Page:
My "Jewish soul" longed to live in a society with policies that reduced economic and social inequalities. I finally got my wish when the Danish national media college invited me to teach broadcast journalism. I left my job as Editorial Director at KPIX-TV in San Francisco and went to Aarhus. Thirty years later, I'm still there. No longer just a liberal, I'm now a staunch European Social Democrat.
On August 11, 2017, hundreds of white nationalist neo-Nazis in Charlottesville, Virginia, chanted, "Jews will not replace us." I'd been living in Denmark for 26 years by then and was lonely for someone who could identify with my angst. Naturally, I thought of Mr. O'Brien, but he was no longer alive.
My mother, grandparents, aunt, and uncle are gone, but a few second cousins remain who watch Fox News and voted for Trump. They don't like me.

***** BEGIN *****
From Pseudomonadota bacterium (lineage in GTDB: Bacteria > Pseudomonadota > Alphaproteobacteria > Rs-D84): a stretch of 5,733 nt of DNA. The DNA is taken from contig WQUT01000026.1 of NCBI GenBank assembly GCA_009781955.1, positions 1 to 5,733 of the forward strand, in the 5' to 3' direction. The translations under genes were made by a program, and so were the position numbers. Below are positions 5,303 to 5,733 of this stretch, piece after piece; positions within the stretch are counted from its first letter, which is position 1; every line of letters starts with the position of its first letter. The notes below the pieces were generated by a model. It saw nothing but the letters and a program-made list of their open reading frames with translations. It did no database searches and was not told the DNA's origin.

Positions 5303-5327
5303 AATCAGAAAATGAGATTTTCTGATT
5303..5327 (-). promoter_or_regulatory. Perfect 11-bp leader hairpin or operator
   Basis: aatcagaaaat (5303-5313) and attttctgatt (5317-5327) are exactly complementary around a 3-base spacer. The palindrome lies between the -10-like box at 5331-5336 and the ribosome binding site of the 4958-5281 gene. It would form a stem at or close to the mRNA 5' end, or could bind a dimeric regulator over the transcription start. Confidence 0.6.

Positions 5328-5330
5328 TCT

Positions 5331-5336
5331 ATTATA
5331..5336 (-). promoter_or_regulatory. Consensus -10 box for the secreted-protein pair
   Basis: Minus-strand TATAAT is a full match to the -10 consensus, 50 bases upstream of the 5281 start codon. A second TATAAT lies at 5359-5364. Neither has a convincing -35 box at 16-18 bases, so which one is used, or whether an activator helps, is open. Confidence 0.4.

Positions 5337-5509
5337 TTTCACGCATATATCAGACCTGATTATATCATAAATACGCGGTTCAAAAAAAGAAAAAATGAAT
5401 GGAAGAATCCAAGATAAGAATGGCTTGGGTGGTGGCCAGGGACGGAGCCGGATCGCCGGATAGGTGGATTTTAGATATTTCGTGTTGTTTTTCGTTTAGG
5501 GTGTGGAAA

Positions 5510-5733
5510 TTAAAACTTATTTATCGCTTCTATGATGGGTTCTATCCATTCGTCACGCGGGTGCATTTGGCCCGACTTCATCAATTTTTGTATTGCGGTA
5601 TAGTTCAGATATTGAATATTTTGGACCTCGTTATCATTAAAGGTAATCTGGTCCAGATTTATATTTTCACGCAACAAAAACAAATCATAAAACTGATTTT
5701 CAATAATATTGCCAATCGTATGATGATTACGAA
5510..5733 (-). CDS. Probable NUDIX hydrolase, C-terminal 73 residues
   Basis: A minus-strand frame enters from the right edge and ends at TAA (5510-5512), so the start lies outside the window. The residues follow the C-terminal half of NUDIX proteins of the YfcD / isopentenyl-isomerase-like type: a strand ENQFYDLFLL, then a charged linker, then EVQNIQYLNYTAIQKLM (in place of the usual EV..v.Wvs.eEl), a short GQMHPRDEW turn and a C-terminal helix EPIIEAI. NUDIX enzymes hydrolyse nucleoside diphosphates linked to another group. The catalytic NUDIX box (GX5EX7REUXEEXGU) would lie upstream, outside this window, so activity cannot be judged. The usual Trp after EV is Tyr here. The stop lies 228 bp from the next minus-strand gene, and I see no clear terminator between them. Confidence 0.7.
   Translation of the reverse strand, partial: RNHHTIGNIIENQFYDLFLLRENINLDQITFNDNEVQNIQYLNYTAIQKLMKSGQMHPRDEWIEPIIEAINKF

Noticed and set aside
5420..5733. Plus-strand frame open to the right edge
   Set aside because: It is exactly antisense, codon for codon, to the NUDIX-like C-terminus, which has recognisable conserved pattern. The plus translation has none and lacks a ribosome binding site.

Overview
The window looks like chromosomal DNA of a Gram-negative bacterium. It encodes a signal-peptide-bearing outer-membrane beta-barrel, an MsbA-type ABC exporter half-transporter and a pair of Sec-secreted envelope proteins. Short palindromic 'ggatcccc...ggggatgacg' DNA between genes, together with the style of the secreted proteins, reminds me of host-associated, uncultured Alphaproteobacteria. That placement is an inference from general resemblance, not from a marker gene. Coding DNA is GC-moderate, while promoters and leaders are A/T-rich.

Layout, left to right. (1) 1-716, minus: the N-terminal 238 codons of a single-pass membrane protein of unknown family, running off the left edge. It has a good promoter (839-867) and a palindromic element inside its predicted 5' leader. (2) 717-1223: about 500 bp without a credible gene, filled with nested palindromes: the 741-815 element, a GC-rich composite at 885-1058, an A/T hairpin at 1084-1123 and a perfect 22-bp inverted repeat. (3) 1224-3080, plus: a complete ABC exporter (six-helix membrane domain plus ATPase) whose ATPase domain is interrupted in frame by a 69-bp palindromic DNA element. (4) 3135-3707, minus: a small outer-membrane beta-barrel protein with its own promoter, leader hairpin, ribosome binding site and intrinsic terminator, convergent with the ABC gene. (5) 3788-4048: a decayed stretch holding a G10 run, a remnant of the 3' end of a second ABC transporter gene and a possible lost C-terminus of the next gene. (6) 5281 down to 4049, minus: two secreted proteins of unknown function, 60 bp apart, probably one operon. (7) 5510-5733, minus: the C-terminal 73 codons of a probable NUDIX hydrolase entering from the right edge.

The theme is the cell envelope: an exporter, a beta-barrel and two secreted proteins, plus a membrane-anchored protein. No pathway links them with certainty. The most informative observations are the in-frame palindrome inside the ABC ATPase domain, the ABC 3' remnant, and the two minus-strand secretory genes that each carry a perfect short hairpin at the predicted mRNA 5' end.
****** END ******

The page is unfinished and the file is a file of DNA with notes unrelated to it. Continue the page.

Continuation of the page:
But I like me. I like who I am, the person I became. Mrs. Cohen was right. My education gave me choices. It opened doors, including extensive foreign travel to exotic Mongolia and Slovakia, where I taught democratic journalism. My education led to my Danish marriage, which gave me not just a loving life but an interesting one.
When Joseph R. Biden, Jr. was inaugurated as President of the United States, I thought of another Irish American: Mr. O'Brien, an ordinary school teacher but an extraordinary human being who cared enough about the feelings of a 10-year-old that he followed her home from school in 1953 to talk about the Rosenbergs, anti-Semitism, and Jewish humanitarianism. His friendship changed my life.